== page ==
When the online proctoring option and related exam updates to ARE 5.0 launched on December 14, NCARB began the process of adjusting the cut score for each division. Learn more about what a cut score is and why it matters.

What is a cut score?
Put simply, a cut score sets the minimum passing standard for exam performance. It identifies the number of items you need to answer correctly in order to receive a “Pass” on an ARE 5.0 division. Any candidate who scores at or above the cut score on a division receives a “Pass;” any candidate who scores below the cut score receives a “Fail.” Learn more about the original ARE 5.0 cut score process.

Why does the cut score matter?
Adjusting the cut score for each division based on the modified number of items, increased timing, new exam delivery tools, and navigation ensures that all candidates continue to be assessed fairly and at the same level of rigor as previous ARE 5.0 candidates. By setting an updated cut score, NCARB is making sure that you are being evaluated appropriately based on the difficulty of the exam that you’re taking.

Your exam performance in comparison to the cut score is what determines whether you receive a “Pass” or “Fail” on your score report. Cut scores are not raised or lowered to set pass rates, because the level of competency required to protect the public doesn't vary.

The cut score is not a target percentage of test-takers who should pass an ARE division, and NCARB does not adjust scores based on any sort of “curve.” The cut score is a fixed number based on the level of difficulty of all scored items on the form you take. (A “form” is the set of scored questions that make up your administration on test day.)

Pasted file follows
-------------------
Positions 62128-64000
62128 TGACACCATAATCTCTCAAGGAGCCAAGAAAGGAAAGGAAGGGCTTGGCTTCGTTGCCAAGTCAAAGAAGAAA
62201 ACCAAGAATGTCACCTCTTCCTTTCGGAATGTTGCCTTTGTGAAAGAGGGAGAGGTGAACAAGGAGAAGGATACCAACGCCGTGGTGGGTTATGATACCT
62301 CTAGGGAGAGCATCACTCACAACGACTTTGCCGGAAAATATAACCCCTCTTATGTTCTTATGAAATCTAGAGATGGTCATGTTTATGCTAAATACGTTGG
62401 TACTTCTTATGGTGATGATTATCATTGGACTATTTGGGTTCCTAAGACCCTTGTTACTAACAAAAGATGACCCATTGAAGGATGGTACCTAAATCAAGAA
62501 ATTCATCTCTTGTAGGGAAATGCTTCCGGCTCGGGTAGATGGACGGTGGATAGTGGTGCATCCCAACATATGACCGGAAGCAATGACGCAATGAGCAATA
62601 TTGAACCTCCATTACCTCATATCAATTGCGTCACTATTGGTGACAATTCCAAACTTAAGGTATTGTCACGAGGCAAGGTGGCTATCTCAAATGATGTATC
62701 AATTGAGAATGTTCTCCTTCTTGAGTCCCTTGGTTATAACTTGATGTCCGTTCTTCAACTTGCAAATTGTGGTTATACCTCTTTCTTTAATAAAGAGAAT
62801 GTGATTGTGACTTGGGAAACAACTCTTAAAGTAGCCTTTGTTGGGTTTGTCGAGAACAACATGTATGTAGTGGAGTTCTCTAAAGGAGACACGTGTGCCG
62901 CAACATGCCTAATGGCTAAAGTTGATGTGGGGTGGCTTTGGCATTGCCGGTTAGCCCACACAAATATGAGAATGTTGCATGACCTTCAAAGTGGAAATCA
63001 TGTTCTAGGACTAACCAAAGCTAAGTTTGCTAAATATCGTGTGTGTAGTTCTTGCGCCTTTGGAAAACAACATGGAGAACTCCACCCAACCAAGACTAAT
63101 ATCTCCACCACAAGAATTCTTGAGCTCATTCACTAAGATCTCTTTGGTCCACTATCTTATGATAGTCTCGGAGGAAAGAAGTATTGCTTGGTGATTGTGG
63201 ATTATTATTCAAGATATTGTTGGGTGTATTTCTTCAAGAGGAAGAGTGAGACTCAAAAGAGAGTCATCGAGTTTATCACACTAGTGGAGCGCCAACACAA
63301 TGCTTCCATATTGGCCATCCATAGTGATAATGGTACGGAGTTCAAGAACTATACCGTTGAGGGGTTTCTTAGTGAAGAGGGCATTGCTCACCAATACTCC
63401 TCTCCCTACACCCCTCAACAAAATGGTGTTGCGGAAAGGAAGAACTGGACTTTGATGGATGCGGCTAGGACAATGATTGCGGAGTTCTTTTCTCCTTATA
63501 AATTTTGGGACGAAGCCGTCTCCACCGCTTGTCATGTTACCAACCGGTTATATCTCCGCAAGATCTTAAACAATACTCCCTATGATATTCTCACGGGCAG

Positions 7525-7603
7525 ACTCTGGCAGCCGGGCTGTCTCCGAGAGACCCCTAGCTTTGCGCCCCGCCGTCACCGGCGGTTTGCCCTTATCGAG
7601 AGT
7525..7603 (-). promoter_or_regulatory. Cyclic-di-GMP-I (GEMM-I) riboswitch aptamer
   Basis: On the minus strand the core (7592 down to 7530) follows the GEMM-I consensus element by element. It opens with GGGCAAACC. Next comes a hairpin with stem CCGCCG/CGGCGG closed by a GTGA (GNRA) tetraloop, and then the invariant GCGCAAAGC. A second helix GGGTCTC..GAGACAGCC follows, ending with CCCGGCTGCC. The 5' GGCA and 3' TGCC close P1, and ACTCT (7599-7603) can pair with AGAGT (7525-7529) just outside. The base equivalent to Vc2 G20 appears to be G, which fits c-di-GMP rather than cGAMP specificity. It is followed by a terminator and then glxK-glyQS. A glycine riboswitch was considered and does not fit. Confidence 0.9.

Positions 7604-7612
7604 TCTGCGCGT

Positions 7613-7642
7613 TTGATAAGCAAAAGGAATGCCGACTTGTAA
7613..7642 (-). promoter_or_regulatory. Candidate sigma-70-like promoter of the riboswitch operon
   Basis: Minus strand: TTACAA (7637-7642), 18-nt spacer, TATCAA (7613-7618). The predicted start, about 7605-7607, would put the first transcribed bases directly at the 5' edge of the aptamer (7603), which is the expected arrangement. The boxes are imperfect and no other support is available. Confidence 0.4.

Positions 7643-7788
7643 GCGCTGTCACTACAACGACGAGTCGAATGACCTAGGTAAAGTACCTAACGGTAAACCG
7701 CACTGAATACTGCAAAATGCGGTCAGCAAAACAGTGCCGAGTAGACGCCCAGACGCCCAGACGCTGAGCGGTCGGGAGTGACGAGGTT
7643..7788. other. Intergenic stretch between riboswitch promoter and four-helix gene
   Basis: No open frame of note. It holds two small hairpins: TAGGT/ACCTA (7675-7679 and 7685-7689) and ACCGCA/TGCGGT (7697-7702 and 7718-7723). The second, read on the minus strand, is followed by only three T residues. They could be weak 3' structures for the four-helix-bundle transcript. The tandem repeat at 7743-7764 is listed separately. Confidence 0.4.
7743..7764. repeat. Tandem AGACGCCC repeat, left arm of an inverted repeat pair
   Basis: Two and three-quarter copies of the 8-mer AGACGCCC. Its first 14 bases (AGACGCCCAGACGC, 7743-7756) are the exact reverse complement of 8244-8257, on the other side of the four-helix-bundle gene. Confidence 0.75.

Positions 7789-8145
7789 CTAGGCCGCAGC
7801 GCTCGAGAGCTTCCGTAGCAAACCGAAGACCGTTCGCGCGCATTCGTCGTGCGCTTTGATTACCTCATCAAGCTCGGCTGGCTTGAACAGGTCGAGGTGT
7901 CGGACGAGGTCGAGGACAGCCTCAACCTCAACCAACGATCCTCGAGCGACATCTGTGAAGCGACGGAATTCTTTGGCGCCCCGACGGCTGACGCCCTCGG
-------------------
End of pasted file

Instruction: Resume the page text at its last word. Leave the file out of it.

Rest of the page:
Adjusting the cut score for difficulty ensures all candidates who receive a passing score have demonstrated the same level of competency, which is a necessary step in guaranteeing licensing boards that you are able to protect the public’s health, safety, and welfare.

How did NCARB determine how to adjust the cut score?
Psychometricians conducted an equating exercise comparing the operational forms being launched as part of the online proctoring option to the forms of ARE 5.0 that have been used previously. Because the item bank is made up of questions used prior to December 14, the scored items being used on the new forms have reliable statistical data points from past test administrations. This allowed NCARB to properly measure and compare new performance to previous.

A general equating was done to accommodate for the overall decrease in the possible number of potential points on each form. Since the number of items (and thus points) went down, the cut score also decreased for each division. In addition, further item analysis was conducted to determine how individual items are performing in the new delivery.  The final equated cut score calculation for each division considered the various changes occurring as part of the online proctoring option.

To set the cut score, NCARB used data from approximately 400 test administrations per division. Volunteer architects reviewed the psychometric analysis and exam performance of candidates and recommend a cut score for each division. The cut scores was then be reaffirmed by our psychometricians and approved by the NCARB Board of Directors before they were implemented.